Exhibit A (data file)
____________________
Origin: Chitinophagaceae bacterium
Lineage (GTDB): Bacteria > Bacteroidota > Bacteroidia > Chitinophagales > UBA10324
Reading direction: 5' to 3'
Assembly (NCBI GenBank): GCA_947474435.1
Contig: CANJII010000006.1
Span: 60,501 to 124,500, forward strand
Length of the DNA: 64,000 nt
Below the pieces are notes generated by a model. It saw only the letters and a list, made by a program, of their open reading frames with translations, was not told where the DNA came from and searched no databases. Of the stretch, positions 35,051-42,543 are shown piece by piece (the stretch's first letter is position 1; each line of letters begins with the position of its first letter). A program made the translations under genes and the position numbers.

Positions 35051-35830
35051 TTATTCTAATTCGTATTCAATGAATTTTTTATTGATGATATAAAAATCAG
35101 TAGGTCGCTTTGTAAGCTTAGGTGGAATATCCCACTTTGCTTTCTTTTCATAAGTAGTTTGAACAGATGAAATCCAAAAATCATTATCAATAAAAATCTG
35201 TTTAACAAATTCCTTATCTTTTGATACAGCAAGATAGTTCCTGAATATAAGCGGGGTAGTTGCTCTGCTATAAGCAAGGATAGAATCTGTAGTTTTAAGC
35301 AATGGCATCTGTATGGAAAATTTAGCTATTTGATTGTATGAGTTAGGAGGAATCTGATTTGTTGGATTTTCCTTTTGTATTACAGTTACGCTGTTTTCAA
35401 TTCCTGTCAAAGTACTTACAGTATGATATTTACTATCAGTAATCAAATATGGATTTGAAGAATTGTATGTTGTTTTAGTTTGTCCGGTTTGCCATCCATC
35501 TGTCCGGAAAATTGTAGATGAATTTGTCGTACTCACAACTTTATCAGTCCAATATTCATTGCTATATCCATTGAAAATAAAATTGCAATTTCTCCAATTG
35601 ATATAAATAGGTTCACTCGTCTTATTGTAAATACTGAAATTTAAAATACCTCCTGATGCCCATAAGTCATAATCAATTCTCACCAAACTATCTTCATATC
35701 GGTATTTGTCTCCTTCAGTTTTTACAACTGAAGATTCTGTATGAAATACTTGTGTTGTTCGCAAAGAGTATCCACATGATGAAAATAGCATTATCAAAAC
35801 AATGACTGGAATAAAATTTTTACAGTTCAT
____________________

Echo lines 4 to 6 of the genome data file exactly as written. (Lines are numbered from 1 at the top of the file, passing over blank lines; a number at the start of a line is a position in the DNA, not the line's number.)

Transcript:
Assembly (NCBI GenBank): GCA_947474435.1
Contig: CANJII010000006.1
Span: 60,501 to 124,500, forward strand